With regards to the composition of the militia, George Mason put it best – “I ask, sir, what is the militia? It is the whole people, except for few public officials.”

Citizen soldiers, indeed.

Society put the onus on the individual to be ready to fight for their rights and freedoms. Whether the enemy is a foreign invader, a government gone reckless, or an individual threat to your person – the Second Amendment addresses that.

It’s rather counterproductive if the person you’re asking to defend the nation has a limited selection of armaments.

It’s this additude of ‘readiness’ which the Second Amendment endorses and promotes. You are taking the ultimate responsibility for your own life – you recognize the limitations and dangers of government, and are equipping yourself accordingly.

You also recognize that your ability to obtain such weapons, whether it be a rifle, pistol, shotgun, or full-blown automatic weapon, need not be under the government’s authority. Because sometimes (well, a lot of the time…) the government is the biggest threat to your safety and existence.

Primary Arms

Just Being ‘Pro-Gun’ Isn’t Really Enough

Now, as we’ve discussed, the term ‘pro-gun’ is often used interchangeably and casually as a reference to being ‘pro-2A’. While it’s not necessarily a social faux-pa, again, this is where nuance helps push things forward.

In the context of 2020, what with the riots, the ‘rona, and the disputed election, we’ve seen a lot of people go from ‘anti-gun’ to ‘pro-gun’, with some making the final leap to ‘pro-2A’.

I’ve seen some pump the brakes at ‘pro-gun’, though. They get that AR-15, they get that H&K VP9 pistol, they pick up some ammo, learn the Four Rules, and maybe even take a class or three. But, for some reason, they’re OK with the fact that the government, which cares not for them individually, is placing a roadblock to their ability to secure their lives and property. Sure, the NICS inquiry seems like a small price to pay for some vague notion of “safety”, but as history proves, the machinations of gun control is a case of creeping incrementalism.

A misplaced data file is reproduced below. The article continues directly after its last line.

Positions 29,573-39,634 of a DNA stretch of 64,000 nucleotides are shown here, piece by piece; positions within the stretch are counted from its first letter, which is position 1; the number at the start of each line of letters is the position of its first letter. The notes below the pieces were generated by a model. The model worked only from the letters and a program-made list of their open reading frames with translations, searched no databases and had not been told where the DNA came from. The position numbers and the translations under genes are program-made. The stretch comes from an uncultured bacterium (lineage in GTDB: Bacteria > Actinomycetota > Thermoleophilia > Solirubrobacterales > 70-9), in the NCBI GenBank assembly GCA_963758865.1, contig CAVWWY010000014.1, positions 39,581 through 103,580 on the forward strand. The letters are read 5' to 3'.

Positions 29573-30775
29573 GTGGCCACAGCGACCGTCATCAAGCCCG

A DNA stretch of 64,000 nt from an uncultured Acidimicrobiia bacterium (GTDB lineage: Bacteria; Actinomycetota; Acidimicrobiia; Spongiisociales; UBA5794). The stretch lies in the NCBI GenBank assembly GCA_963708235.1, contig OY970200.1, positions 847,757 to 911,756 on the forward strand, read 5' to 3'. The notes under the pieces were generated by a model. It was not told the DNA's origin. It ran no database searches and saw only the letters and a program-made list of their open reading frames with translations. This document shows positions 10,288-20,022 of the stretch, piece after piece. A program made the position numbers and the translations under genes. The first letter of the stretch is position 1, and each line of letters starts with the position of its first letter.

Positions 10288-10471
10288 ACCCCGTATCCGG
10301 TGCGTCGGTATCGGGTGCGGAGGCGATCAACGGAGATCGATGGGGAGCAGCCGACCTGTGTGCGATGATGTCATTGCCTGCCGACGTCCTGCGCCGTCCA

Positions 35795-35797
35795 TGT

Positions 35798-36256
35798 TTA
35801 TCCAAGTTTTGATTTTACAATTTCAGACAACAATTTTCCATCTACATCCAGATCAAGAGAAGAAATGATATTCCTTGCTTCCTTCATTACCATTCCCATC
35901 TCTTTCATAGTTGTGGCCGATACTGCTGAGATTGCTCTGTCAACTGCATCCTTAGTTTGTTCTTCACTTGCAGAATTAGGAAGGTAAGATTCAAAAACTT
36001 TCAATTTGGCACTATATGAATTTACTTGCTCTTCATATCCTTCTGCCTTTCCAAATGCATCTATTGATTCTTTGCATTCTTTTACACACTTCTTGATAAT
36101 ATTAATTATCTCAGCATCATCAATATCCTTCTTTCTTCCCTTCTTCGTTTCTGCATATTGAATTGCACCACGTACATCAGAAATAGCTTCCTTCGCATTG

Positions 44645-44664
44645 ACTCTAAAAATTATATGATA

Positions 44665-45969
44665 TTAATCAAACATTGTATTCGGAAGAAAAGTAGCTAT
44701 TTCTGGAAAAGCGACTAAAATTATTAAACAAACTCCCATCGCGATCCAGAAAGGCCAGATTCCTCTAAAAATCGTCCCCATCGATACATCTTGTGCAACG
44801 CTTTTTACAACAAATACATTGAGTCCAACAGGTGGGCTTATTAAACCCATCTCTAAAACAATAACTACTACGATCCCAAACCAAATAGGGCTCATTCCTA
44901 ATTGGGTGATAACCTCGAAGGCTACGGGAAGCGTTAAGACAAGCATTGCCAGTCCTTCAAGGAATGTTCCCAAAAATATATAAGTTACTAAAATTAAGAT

Had we gone from the pre-1934 norm of machine guns-via-mail-order to today’s “national conversation” of outright bans over the course of a year or two, there would have (rightfully so!) been a civil war. The politicians knew that, and that’s why it’s been a case of boiling the frog slowly, as it were. If you’re stopping at “pro-gun”, just realize that what you went through today to get that rifle or pistol, could be even more cumbersome tomorrow.

That talking head in a cheap suit promising all sorts of “free” services in exchange for your fealty at the voting booth isn’t gonna stand for you being able to say “no” when you finally decide that what he’s threatening your life for is a bridge too far. Again, make no mistake, the gun control ball won’t magically stop on it’s own.

In this case pro-gun really just means you’re someone with a hobby. You enjoy accurately poking holes in paper at the range, and your guns are something you trot out to your friends on the weekends – and maybe you’ll blast the bad guy if he comes through the door at 3 AM uninvited – but when the chips are really down, you won’t hesitate to turn ‘em on in because the creepy mouth-breather on TV said so.

Don’t be that guy. Don’t ask for or expect Daddy Government to help you. If they do show up, the service is guaranteed to be garbage, and the price is always too high.

Don’t merely be pro-gun. Be pro-2A.

I’m far from perfect. I don’t know what I’d do if the rubber really met the road. However, in word and hopefully in deed, I can live up to the pro-2A ethos I promote. Together, it’s far easier. Some talk about “unity” and it’s a sham. Our real unity should be that we can all ensure our individual rights by force of arms. We the people defend the Republic. Not the government.

Be pro-2A. Have a seat at the table of freedom and fun.